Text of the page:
The class contained three exams, all paper that I drove over an hour to the testing center(s) as I decided this was easier than finding a proctor and making sure the tests were returned on time, etc. The first exam took me 2.5 hours. I got a low B. The second exam took as much time but I struggled way more and I got a D. But I made sure to ace everything else including the extra test credit. I was applying the law of averages, I just need to pass this class not get a 4.0 in it. Even with the D on the second exam, I was still averaging an A.
As the final exam approached, this 12-week class became more intense with more complicated formulations and equations. Due to scheduling issues, I had to switch from the remote testing center to the main campus for which I lost five days of study time. This was not good and I was almost in tears again. I do great when I can see my notes and the book, but the tests were much harder. So instead of panicking, I took the total points of the class, the points I had earned, assumed I’d get 100% on the homework and other assignments because I had and then added 50% of the points of final exam essentially getting an ‘F’. What grade would I get if I flunked the exam with half the points? I sighed with relief. I would get a ‘B’ in the class. I knew I could get at least half the questions right.
Yesterday, I drove downtown to the main campus and while a little nervous, I knew I would pass the class regardless. It took me almost 3 hours and I found while the story problems always mess me up, I really remembered most of what I learned including the quadratic formula I had memorized along with a host of others. I might get a C on the exam, but I figure more a D. But it doesn’t really matter, I accept that this testing is hard for me and I did my best. I excelled in the homework and other assignments. Sometimes, there are just things in life that you just have to do your best knowing that you won’t ace it. And that’s alright.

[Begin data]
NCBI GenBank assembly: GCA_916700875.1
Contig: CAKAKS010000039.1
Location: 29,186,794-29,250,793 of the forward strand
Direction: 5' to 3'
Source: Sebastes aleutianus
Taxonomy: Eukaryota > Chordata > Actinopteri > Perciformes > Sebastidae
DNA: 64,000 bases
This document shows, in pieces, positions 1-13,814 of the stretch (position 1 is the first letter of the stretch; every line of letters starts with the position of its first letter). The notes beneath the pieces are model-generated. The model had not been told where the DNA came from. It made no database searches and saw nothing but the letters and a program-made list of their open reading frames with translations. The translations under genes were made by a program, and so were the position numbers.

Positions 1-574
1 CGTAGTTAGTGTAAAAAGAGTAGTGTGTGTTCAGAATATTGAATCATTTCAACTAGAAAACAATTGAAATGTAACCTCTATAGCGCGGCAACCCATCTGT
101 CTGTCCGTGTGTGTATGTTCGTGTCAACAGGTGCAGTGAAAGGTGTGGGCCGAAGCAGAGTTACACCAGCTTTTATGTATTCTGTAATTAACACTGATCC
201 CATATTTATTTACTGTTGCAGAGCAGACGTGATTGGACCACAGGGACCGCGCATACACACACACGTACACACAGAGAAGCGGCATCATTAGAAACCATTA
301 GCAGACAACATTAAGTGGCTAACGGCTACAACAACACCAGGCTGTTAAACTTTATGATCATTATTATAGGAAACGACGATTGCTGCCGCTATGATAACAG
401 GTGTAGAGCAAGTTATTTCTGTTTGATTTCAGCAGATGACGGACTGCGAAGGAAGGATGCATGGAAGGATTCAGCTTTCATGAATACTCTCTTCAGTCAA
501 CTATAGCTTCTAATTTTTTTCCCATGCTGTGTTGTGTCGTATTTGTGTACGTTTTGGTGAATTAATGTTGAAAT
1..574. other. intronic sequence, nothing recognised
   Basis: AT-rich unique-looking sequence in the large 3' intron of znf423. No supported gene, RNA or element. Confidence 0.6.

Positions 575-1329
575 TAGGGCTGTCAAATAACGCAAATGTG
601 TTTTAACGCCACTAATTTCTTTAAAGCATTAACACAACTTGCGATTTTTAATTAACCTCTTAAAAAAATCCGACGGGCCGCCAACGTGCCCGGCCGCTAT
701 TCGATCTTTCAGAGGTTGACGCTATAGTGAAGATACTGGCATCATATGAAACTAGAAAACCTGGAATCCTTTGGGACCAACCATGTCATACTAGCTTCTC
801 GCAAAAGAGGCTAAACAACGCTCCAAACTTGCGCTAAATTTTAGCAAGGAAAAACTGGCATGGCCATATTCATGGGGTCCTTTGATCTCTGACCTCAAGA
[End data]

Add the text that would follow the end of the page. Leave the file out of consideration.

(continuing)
The one thing I wish is that I hadn’t let my fear of failing derail my plans. My life would have been a lot different had I stuck to my goals rather than letting fear dictate my path. I don’t know if it would have been better, but I know I wouldn’t have regretted diverting from my goals. I short-changed myself big time. Had I finished my degree as planned, my career path would have probably been greatly different. I would have likely made more money, etc.
I walked out of testing center yesterday knowing I did’t get a high grade but I was happy and felt accomplished. I did it, I passed college algebra! It’s better late than never. I realize that my tendency to avoid hard things limits my life significantly. I suppose that is human nature, taking the path of least resistance. No one wants to struggle and fail. But failure is part of growing. You can read that 10000 times and think yeah, makes sense but until you actually take action, face the possibility of failing, that these challenges is what makes you feel alive. I’ve been so focused on doing my best in this tough class that I haven’t had time to be bored or overthink or any of that stuff that I tend to do. Boredom for me comes from not challenging myself. From staying in my comfort zone.
As the new year, 2020, approaches, I will continue my classes but I’m also going to challenge myself in other areas of my life. If I fail, I fail. At least I’m out doing something rather than hiding away in my cozy, comfy zone.
Over the next year, I’ll share in my blog some of these challenges. I hope you will enjoy my ups and downs, my accomplishments and failures. Let’s enjoy the ride!